I am grateful to Jayant Kalawar, an Advaita Life Coach, for his well-articulated write-up “Feminine and Masculine in Each of Us: Dancing with our Chakras” which neatly explains the science behind Chakras and how The Gayatri Mantra impacts different Chakras. Indeed his writing has pointed me in the right direction to begin looking for answers.
The concept of Chakras can be found in certain Tantric texts such as Shat-Chakra-Nirupana and Padaka-Panchaka. Some of the Upanishads also mention Chakras. Chakras are 7 subtle energy centres that run along the spinal column invisible to the human eye. Each Chakra (beginning from the base) can be associated with different types of energies, actions and emotions – Mooladhara is associated with the energy that drives basic instincts, Swadhisthana with procreative energies, Manipura with materialistic drive, Anahata with nurturing and emotional energies, Visuddha with articulation, Ajna with analytical intelligence and Sahasrara with the ultimate spiritual realization.
The impact of The Gayatri Mantra on the female body is explained by Jayant Kalawar in the below passage from his write-up:
“The female physical body manifests capability to pro-create and nurture. To activate these capabilities it draws upon the energies of the MooldhArA, SwadhisTAnA, MaNipurA and AnAhata.
Vibrational mantras (set apart from contemplative mantras) are practiced to activate specific energy centers. The GAyatri mantra is a vibrational mantra, practiced to activate the AjnA energy, to enable access to analytical intelligence.
Practice of the GAyatri mantra on a daily basis over a sustained period of time may lead to more energy channeled towards analytical (AjnA) actions and relatively less energy towards survival (Mooldhaara) and pro-creative (SwadhisTAnA) actions. The VishudhA expressions may also be more analytical and less compassionate and nurturing, by those practicing the GAyatri.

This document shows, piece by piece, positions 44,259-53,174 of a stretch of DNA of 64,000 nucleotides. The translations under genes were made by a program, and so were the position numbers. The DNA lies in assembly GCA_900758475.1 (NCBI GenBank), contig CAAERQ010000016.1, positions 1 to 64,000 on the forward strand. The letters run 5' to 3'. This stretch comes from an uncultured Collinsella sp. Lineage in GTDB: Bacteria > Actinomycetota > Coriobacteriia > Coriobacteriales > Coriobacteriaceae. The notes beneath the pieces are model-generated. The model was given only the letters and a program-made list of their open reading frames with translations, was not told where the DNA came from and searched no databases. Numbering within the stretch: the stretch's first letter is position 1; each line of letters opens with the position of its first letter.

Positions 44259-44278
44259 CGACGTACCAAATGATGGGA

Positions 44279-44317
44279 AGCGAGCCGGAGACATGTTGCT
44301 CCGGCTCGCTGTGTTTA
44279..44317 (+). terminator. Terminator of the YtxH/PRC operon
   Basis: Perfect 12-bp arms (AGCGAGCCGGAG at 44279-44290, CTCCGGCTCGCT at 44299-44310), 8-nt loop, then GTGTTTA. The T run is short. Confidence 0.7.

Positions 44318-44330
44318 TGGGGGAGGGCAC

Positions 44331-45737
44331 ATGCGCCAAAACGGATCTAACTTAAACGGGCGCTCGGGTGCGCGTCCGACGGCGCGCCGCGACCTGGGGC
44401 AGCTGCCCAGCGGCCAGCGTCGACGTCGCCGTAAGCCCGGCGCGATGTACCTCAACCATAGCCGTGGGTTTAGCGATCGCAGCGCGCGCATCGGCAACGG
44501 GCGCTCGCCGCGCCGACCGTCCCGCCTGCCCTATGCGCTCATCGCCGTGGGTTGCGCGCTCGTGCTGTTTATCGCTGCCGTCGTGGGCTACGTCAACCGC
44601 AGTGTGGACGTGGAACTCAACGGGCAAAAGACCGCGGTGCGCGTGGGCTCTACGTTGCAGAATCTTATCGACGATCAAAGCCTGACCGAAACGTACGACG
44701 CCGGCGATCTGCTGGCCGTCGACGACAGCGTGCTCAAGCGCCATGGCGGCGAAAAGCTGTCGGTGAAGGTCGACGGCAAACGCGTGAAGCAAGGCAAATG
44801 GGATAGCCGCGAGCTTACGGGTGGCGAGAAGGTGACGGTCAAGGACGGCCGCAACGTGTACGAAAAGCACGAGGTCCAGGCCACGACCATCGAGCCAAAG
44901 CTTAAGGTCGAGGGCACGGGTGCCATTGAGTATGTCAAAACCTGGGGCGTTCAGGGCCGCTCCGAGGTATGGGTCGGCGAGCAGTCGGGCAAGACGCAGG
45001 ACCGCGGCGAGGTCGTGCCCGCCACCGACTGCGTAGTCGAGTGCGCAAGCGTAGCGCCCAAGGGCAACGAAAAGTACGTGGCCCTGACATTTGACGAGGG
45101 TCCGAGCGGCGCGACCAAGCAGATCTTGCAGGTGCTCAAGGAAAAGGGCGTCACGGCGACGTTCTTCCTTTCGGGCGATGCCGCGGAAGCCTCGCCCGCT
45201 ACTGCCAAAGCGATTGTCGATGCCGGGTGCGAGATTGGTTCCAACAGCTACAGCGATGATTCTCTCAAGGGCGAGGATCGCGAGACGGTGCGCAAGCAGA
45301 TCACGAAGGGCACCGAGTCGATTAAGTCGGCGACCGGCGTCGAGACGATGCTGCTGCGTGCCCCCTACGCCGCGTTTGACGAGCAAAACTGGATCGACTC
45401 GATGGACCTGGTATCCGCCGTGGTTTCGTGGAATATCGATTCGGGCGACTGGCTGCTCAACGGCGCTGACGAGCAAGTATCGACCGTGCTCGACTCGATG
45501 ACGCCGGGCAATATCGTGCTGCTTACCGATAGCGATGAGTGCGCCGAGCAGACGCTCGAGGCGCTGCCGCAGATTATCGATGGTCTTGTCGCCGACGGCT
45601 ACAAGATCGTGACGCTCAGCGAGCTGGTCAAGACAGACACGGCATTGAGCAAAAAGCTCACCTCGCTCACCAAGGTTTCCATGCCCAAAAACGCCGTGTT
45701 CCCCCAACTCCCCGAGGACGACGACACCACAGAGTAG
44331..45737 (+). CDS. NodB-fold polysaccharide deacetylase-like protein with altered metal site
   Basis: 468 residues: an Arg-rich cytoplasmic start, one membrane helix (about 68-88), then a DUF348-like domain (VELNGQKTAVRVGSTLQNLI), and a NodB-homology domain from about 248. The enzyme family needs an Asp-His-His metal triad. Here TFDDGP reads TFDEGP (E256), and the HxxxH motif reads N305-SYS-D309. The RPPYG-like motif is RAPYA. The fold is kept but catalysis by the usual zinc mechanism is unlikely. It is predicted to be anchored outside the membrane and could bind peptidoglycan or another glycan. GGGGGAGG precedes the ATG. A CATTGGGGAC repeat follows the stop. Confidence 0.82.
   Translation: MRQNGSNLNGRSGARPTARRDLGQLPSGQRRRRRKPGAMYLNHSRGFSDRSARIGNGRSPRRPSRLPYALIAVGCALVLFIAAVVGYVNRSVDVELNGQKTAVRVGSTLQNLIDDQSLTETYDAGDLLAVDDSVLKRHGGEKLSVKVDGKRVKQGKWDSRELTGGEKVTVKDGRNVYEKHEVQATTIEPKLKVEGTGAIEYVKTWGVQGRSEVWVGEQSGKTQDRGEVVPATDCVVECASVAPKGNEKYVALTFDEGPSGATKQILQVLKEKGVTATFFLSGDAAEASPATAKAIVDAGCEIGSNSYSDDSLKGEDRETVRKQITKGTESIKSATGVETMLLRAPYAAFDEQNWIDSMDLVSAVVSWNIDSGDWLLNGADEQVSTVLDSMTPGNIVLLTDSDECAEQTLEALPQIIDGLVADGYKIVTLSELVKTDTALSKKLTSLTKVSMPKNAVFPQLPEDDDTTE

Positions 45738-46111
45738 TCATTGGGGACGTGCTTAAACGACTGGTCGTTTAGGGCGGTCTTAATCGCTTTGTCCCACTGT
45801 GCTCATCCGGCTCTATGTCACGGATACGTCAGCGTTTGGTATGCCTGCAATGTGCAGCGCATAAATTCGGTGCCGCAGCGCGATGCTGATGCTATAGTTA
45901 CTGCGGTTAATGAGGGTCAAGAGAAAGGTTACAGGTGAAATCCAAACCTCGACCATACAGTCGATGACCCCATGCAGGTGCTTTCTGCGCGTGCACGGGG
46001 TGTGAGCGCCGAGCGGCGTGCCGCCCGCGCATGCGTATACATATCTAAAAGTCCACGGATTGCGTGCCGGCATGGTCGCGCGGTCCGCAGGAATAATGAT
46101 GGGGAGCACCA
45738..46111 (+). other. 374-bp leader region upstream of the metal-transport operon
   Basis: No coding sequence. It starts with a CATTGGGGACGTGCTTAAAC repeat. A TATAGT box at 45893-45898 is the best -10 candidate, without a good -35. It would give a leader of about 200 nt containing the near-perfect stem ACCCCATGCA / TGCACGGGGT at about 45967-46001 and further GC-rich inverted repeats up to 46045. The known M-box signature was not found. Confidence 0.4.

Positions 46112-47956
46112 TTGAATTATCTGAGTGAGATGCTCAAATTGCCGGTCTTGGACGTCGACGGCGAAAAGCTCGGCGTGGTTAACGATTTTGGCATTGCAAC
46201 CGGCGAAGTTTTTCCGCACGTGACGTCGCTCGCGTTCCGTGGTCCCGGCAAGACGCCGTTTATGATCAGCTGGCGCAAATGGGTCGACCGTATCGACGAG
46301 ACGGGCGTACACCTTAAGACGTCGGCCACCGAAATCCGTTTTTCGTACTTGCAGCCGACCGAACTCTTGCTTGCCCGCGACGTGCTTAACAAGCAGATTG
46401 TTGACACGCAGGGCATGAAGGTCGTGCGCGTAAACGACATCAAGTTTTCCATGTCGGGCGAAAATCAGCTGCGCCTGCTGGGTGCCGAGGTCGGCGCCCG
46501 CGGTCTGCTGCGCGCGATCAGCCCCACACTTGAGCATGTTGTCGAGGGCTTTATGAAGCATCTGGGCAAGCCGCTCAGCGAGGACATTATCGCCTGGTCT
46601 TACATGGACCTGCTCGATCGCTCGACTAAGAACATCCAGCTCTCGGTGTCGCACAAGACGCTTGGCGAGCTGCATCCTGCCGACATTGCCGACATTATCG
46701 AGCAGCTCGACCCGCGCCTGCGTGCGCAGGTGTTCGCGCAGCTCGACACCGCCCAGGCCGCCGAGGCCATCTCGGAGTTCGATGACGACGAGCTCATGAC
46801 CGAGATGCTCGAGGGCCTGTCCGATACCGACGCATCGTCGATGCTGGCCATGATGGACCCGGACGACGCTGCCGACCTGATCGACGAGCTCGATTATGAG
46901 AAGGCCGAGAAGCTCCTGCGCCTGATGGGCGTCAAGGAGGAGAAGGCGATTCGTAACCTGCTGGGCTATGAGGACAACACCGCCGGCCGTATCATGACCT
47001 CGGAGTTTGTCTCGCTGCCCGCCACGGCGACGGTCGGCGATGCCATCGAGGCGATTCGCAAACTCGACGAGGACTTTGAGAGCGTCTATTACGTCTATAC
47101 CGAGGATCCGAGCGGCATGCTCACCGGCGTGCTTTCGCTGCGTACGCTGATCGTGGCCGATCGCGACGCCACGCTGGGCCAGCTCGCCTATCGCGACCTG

The GAyatri mantra practice, therefore, may not make sense to be practiced for those with female bodies, who wish to be mostly active in pro-creation and compassionate nurturing.”
It is important that women have a choice when it comes to deciding their religious practices. But isn’t it equally important that this choice is made with knowledge of the consequences as well?
Correlating Chakras to Doshas and Menstrual Health
With an insight into how the Chakras are impacted by The Gayatri Mantra, let us now move closer to understanding the physiological changes through this impact. While modern science is useful for expressing symptomatic changes, we need Ayurveda to explain the cause behind the symptoms.
Among the three Doshas (biological forces) of Vata, Pitta and Kapha, the important one with respect to menstruation is the Vata Dosha. There are five sub-types of Vata Dosha – Prana, Udana, Vyana, Samana and Apana.
- Some of these correspond to the different Chakras by virtue of location and functionality [2,3,4].
- Ajna and Anahata Chakras are related to the Prana Vayu which is located in the brain, nose and throat. Its direction is inward and downward, from the atmosphere to the inside of the body, towards the throat and chest. Its key action is breath and in connecting to the subtle sources of energy.
- Vishudha Chakra is related to the Udana Vayu, which is the upward moving air in the opposite direction of Prana Vayu, located in the region between nose and umbilicus. It governs output of energy via speech, physical effort, emotional enthusiasm and mental judgement.
- Manipura Chakra is related to the Samana Vayu, which is the balancing inward energy located in the gastro-intestinal tract, in the abdomen and small intestine which it governs absorption of energy via digestion.
- Swadishtana and Mooladhara Chakras are related to the Apana Vayu, located in the lower region of pelvis, urinary tract and reproductive region. It is the downward moving force responsible for elimination of urine, faeces, menstrual flow, sexual activity and birthing. It is central to processes of ovulation, menstruation and child birth. Its impairment manifests as difficulty in these processes. 
(Vyana Vayu is said to be not related to any specific Chakra, as it moves throughout the body and is responsible for all the activities of the body).
The Gayatri Mantra, while energizing the Ajna Chakra, causes a decreased flow of energy to the Swadisthana and Mooladhara Chakras and therefore, Apana Vata. Apana Vata is the main force behind downward moving menstrual flow. If Apana is obstructed or insufficiently energized, it would result in menstrual irregularities. Repeated chanting of The Gayatri Mantra for a long period of time, could therefore result in an impaired Apana Vata, causing menstrual problems.